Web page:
On Wednesday night, Bill Gates entered Clubhouse for the first time, taking his ongoing book tour to the famous invite-only chat app to explore everything from climate change to what he is binging on Netflix.
The Microsoft co-founder spoke with journalist Andrew Ross Sorkin for about an hour to promote his new book “How to Avoid a Climate Disaster,” fielding questions about the COVID-19 pandemic, his thoughts on bitcoin’s connection to climate change, why he uses an Android smartphone, and what he’s watching on TV while stuck at home like the rest of us.
The audio interview is here on YouTube, and we have some excerpts below:
iPhone vs. Android
As the Clubhouse is only on iOS right now, many were curious as to whether the co-founder of Microsoft had switched to the long-dreaded competition and got an iPhone for himself. However, Gates claimed that this was not the case, and that his personal phone was not manufactured by Apple.
“Some of the Android manufacturers pre-install Microsoft software in a way that makes it easy for me,” Gates said. “They’re more flexible about how the software connects up with the operating system. So that’s what I ended up getting used to … a lot of my friends have iPhone, so there’s no purity.”
Paul Davison, co-founder of Clubhouse, was briefly in the room and told Gates and Sorkin that an Android version of the app was a top priority.
Sorkin pushed Gates on the “climate argument” concerning bitcoin mining, which contends that it necessitates a large amount of computing power and energy consumption. Gates made it clear that he isn’t a fan.
“Bitcoin uses more electricity per transaction than any other method known to mankind. So it’s not like a great climate thing,” Gates said. “If it’s green electricity and it’s not crowding out other uses, eventually maybe that’s OK. I don’t see the topics as deeply related, even though you might label me a Bitcoin skeptic — that is, I haven’t chosen to invest money. I buy malaria vaccines, I buy measles vaccines. Also I invest in companies that make products. It’s not a, ‘Hey, somebody’s going to buy this for more money than I paid for it.’ But if other people find their fortune that way, I applaud them.”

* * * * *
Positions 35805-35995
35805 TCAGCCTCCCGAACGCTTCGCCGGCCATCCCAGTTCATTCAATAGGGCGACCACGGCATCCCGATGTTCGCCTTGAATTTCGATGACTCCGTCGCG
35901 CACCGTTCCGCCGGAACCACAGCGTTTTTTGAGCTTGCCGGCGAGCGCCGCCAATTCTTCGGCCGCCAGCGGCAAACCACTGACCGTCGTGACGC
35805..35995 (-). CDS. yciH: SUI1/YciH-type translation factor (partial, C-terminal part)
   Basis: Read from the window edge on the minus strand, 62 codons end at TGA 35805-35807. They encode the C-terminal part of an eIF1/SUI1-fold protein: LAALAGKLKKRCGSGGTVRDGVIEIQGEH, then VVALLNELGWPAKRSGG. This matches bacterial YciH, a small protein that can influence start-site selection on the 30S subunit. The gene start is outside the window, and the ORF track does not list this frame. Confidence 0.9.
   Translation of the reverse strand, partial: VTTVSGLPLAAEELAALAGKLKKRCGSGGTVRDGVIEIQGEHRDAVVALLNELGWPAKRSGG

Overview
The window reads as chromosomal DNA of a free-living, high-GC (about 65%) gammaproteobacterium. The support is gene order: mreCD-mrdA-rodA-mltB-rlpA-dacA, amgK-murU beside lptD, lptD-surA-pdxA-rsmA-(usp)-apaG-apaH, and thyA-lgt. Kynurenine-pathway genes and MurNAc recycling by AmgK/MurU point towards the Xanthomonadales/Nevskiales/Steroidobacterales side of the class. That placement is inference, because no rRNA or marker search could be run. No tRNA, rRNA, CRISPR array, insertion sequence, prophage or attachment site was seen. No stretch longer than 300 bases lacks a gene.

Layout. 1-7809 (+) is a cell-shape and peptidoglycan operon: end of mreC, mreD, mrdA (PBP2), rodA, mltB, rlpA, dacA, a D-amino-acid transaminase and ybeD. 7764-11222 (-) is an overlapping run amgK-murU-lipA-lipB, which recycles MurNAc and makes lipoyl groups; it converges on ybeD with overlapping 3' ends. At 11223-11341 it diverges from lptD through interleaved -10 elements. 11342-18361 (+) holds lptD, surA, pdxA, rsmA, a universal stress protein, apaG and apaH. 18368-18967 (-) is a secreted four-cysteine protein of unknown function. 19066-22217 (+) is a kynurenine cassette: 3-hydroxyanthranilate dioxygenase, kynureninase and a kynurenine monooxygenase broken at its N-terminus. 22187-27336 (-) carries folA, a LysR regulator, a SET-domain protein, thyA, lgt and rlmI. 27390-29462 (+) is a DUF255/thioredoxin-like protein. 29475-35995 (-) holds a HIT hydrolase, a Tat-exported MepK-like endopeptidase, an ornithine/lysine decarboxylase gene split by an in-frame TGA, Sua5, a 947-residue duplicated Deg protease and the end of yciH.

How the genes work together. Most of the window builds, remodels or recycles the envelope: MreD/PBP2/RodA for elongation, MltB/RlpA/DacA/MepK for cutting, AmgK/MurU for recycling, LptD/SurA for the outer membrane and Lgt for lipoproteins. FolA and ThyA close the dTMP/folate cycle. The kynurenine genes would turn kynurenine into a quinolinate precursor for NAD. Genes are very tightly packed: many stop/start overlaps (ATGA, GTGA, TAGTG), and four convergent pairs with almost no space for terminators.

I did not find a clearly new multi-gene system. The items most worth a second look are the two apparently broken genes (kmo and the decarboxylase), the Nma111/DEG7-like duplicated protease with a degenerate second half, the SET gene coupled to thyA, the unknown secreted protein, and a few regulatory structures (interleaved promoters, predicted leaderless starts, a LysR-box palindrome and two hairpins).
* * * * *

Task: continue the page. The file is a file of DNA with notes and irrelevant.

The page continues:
Gates went on to say that there are “other ways of doing digital currency” that aren’t secret transactions, and that the Bill and Melinda Gates Foundation is trying to make such programs available to support India’s and Africa’s poorest people.
Gates received his second vaccination shot a week ago, about a month after tweeting about his first — “It’s the only time I’ve ever been thankful to be such an old person, 65 years old,” he said.
Sorkin asked when Gates might feel comfortable moving around again, scheduling travel, etc.
“I want to set a good example. If you’re vaccinated, you can still transmit,” Gates said. “I’m not going to stop wearing masks or being careful, particularly around older people who haven’t been vaccinated. It’s only by late spring or summer that we’re going to get to numbers where you can look at changing your behavior in a significant way.”
Gates reiterated his argument that it is important for global travel to get the vaccine spread in all nations. Not just wealthy ones. He hopes things in the U.S. to be very different by summer. And all schools with children wearing masks should be open in the fall.
Wearing masks isn’t some huge disastrous thing.
“Wearing masks isn’t some huge disastrous thing. It’s not expensive, we’re kind of used to it,” he said. “I would continue to model that behavior throughout the fall. Until we’re absolutely sure of the numbers are very, very small.”
When asked whether society has learned more about trusting science and knowledge as a result of the pandemic. Gates said that during a crisis, the standard of leadership is crucial. And that a leader must be able to share bad news, set up a proper testing framework, and more.
“The number of mistakes were pretty unbelievable,” Gates said. “We are lucky this thing wasn’t more fatal than it ended up being. But still, half a million Americans, that’s an unbelievable toll. I do think that for at least a generation people will have this threat model in mind and that the government will take the right steps. Even though maybe 10 or 20% of the people will never believe it. Apparently that’s true for the election also. But this is serious stuff. Most people know somebody who died.”
Gates has spent a portion of the pandemic binging on his fair share of Netflix and more, like the rest of us. He called it mind-blowing how good the material has gotten compared to 10 years ago. That there is so much content to choose from these days that you worry about what you might skip.
“The complex plots, the choices, even just in the documentary area, it’s quite phenomenal.” Gates said, adding that he planned to finish a book one night this week. Instead got sucked into “Lupin,” a French mystery thriller on Netflix.
“Next thing I knew four hours have gone by. I really let myself go to seed that night and I was kind of laughing at myself. I don’t usually do that, but they sure make it easy. You just sit there and the next episode is up and running.”